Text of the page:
We’ve all heard the adage “Use it or lose it,” and that couldn’t be more accurate in regards to our cognitive performance, with the first sign of an aging brain being that “tip of the tongue” phenomenon. We’ve come to accept that misplacing our keys, losing our train of thought mid-sentence, or forgetting the name of a familiar face is to be expected at about the same time we start needing reading glasses. Not necessarily so, report neuropsychologists and nutritional researchers. Although the brain can shrink as much as one-half to 1 percent annually in mid-life and memory starts to wane in our 30’s, there are things we can do to stave off this decline:
Wake up! It’s time to accept that skin cancer is a big issue in Arizona. In the “Valley of the Sun” we welcome almost 365 days of sun but it certainly puts a beat down on our skin. This year the American Cancer Society expects Arizona to see thousands of new skin cancer diagnoses. The alarming increase of skin cancer even suggests that Arizona has the highest rate in the United States.
In collaboration with the National Institutes of Health (NIH), Banner Alzheimer’s Institute (BAI) announces a major prevention trial to evaluate a treatment in cognitively healthy older adults at the highest known genetic risk for developing Alzheimer’s disease at older ages.
New research suggests giving patients easier-to-take medicine and no-copay medical visits can help drive down high blood pressure, a major contributor to poor health and untimely deaths nationwide.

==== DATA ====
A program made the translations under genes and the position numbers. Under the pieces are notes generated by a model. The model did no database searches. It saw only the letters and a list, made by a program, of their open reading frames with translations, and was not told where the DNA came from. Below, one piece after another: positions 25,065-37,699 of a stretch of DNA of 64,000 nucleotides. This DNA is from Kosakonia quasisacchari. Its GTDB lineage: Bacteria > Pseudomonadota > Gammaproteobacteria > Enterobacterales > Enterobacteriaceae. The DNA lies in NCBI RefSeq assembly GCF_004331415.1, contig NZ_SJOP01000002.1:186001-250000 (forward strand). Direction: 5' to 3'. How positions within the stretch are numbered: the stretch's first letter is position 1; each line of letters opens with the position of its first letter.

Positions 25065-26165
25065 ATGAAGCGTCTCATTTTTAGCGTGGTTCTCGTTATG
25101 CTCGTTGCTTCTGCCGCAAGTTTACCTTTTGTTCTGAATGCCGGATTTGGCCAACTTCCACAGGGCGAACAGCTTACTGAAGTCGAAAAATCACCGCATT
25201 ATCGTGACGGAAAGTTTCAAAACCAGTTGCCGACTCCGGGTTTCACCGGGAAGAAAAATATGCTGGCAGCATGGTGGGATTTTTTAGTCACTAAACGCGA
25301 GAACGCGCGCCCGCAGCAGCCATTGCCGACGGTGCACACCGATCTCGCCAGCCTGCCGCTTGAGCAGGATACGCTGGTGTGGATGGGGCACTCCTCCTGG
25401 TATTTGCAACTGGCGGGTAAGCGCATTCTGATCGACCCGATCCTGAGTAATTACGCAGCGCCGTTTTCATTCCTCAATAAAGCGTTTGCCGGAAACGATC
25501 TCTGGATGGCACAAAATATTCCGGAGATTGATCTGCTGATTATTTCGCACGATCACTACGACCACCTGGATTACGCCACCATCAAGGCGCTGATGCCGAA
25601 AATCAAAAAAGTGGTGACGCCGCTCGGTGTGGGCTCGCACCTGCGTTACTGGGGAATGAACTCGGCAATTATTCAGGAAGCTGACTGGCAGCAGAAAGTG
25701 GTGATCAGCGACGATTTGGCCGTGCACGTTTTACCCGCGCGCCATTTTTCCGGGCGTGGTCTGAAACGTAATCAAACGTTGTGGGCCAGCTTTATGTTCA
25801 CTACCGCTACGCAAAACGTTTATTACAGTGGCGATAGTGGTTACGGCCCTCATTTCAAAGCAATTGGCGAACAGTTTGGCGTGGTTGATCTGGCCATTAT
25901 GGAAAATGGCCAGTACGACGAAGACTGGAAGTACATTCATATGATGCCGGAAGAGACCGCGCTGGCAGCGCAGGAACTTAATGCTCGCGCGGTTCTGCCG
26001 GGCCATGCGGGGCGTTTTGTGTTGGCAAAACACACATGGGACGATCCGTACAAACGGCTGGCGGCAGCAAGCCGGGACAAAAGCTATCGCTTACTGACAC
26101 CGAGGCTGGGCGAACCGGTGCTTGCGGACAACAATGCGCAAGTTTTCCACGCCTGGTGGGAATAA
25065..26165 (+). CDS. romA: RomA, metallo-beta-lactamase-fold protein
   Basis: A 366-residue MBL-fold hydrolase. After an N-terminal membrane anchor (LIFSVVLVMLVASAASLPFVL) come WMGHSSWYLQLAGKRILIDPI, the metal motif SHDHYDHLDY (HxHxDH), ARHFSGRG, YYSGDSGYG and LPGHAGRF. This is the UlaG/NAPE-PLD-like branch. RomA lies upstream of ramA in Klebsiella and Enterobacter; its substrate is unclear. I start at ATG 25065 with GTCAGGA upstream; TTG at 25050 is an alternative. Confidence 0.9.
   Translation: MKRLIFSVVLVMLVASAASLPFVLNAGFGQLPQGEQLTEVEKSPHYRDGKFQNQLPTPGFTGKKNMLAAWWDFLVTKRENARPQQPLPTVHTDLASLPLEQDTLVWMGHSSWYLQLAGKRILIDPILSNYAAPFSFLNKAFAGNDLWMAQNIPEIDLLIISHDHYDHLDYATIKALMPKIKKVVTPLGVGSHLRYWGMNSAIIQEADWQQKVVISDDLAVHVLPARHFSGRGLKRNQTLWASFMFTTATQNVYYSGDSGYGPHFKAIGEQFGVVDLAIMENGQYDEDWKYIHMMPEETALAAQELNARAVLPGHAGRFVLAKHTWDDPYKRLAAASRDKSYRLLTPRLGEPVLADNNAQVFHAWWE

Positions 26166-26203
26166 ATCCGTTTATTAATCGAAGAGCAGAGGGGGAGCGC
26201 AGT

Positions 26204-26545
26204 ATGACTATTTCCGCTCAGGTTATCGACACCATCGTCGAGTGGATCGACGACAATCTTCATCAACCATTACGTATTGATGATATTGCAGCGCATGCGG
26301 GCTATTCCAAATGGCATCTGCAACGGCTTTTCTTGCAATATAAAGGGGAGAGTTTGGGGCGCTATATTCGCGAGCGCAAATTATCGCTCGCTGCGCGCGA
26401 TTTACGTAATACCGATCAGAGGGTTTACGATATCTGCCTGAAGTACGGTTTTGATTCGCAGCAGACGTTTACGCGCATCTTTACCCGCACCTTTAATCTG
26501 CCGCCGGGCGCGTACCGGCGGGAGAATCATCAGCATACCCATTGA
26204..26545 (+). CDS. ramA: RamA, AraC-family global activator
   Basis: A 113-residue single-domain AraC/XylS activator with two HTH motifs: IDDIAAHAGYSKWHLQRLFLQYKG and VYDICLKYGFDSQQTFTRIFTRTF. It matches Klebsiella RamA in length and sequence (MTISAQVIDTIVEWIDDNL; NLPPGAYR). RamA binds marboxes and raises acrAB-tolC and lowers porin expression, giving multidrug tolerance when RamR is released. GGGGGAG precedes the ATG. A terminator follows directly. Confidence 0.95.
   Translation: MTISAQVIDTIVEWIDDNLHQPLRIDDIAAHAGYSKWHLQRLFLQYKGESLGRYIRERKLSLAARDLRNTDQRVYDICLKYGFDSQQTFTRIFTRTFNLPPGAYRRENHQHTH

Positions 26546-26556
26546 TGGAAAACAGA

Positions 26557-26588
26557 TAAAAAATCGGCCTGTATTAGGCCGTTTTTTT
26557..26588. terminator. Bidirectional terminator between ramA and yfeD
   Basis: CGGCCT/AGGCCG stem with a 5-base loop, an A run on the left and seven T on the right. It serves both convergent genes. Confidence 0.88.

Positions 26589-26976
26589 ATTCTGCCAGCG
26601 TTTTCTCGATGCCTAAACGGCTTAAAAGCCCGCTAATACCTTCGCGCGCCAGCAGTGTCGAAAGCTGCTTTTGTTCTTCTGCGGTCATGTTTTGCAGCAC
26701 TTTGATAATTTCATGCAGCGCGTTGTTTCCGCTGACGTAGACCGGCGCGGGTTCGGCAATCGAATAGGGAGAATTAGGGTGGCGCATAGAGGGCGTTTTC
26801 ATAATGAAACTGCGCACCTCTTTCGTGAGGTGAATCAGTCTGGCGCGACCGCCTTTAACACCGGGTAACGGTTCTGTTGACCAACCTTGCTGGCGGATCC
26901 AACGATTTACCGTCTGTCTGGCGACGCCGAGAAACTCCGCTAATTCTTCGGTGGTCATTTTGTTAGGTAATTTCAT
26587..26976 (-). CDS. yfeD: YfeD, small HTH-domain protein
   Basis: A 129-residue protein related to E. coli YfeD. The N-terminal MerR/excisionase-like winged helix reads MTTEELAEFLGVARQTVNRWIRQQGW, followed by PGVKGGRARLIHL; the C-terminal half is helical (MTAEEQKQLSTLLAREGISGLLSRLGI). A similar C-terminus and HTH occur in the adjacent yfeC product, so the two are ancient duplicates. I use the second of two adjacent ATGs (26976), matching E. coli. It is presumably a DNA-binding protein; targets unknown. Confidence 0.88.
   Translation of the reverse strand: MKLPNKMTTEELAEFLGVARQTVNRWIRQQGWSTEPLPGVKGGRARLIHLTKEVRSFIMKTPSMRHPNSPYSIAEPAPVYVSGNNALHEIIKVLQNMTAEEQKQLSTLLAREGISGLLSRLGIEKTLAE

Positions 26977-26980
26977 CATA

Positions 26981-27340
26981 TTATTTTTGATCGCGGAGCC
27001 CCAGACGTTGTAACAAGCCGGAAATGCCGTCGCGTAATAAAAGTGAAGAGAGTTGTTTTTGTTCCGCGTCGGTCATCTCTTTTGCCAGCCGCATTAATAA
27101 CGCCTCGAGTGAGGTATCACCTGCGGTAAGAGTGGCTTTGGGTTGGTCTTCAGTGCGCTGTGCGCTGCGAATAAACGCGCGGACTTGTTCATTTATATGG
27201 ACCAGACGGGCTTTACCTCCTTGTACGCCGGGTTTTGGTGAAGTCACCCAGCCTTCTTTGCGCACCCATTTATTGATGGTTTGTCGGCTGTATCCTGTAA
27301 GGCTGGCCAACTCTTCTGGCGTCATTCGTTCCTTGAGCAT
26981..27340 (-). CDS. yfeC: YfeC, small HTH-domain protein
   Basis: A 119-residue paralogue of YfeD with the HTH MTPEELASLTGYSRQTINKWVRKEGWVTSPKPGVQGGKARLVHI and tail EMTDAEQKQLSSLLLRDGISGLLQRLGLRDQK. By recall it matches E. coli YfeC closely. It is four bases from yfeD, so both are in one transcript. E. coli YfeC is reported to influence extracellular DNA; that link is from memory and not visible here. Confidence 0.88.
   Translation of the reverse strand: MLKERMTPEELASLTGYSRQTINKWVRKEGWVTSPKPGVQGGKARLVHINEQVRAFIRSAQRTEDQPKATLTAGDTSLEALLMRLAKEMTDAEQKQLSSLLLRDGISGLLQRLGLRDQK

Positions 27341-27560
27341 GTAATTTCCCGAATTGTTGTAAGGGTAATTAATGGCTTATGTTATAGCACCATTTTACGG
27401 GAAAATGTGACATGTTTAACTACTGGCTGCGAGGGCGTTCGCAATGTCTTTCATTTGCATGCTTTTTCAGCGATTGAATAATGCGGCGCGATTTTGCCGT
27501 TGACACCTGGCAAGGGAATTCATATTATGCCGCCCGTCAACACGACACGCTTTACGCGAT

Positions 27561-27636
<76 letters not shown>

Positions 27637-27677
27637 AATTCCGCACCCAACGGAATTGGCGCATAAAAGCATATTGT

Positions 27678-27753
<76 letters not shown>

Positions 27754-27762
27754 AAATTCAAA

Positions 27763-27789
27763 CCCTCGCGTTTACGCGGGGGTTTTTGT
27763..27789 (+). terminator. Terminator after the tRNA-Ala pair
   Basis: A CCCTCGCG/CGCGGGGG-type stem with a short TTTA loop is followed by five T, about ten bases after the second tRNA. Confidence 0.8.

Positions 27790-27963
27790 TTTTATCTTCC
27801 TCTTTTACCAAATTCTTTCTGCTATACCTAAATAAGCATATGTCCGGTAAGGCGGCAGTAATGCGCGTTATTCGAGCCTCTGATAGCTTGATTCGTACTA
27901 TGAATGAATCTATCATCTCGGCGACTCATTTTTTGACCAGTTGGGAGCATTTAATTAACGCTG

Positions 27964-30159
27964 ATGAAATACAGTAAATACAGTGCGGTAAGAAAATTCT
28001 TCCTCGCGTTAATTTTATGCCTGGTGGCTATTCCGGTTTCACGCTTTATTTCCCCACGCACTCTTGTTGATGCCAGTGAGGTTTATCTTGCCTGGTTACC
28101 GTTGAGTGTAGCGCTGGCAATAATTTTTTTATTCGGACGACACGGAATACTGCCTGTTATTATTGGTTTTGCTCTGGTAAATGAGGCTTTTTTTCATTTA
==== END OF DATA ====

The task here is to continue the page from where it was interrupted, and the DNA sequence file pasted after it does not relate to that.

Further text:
If you’re interested in learning how to perform a health check on a ferret or how to diagnose a guinea pig by looking at x-rays, Arizona Animal Welfare League is offering a look inside the life of a veterinarian.
This year, the Valley has been experiencing a relentless and record-breaking heat wave due to a lingering high pressure system hanging over the West. With the summer still in full swing, warnings are being issued about the dangers of leaving children and pets in hot cars for any length of time.
Quinn Cooney of Mill Creek, Wash., is excited about starting high school in September, but she’s not looking forward to waking up at 5:30 a.m. to arrive on time. Classes for ninth-graders start at 7:30 a.m., 45 minutes earlier than they did in middle school.
In the 1990s valuable medical research began to appear on using acupuncture and Chinese herbs, along with patients doing In Vitro Fertilization (IVF). What was known for thousands of years with patients not having Assisted Reproductive Technology (ART) is that Chinese medicine increases a couple’s chance of getting pregnant. With a German study being published in 2002 they found that it increased the patients success up to 60 percent. After this study many countries, including America, have conducted their own studies. Over and over again the results are the same. Acupuncture and Chinese herbs increase the percentage rate of a woman’s chance in getting pregnant.
Q: I was surprised to see how many prescriptions my father is currently taking. Is it normal for elderly to be prescribed so many different medications?
Not waiting for formal gubernatorial approval, foes of her Medicaid expansion already are moving to undo at the ballot box and in court what they could not block at the Legislature.
With temperatures on the rise, it’s important to stay hydrated and replenish your electrolytes. Whether you exercise intensely or your child participates in an outdoor sport or you’re a construction worker with a physically demanding job, you’re at risk of dehydration and loss of electrolytes.
The Memory Assistance and Planning Session (MAPS) will overview the changes caregivers can expect during the moderate to advanced stages of dementia in a workshop this Friday, May 24.
The Food and Drug Administration will now allow women age 15 and older to buy the emergency contraceptive Plan B over the counter. Unfortunately, there is no “Plan B” for dogs and cats who find themselves in trouble — and that’s why it’s vital to have them spayed or neutered as soon as possible.